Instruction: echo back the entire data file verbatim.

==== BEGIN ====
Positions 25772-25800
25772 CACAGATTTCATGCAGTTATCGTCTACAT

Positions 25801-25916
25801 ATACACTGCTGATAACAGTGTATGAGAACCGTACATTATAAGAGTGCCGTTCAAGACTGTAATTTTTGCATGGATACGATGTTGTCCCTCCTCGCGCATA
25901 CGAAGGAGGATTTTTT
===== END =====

Positions 25772-25800
25772 CACAGATTTCATGCAGTTATCGTCTACAT

Positions 25801-25916
25801 ATACACTGCTGATAACAGTGTATGAGAACCGTACATTATAAGAGTGCCGTTCAAGACTGTAATTTTTGCATGGATACGATGTTGTCCCTCCTCGCGCATA
25901 CGAAGGAGGATTTTTT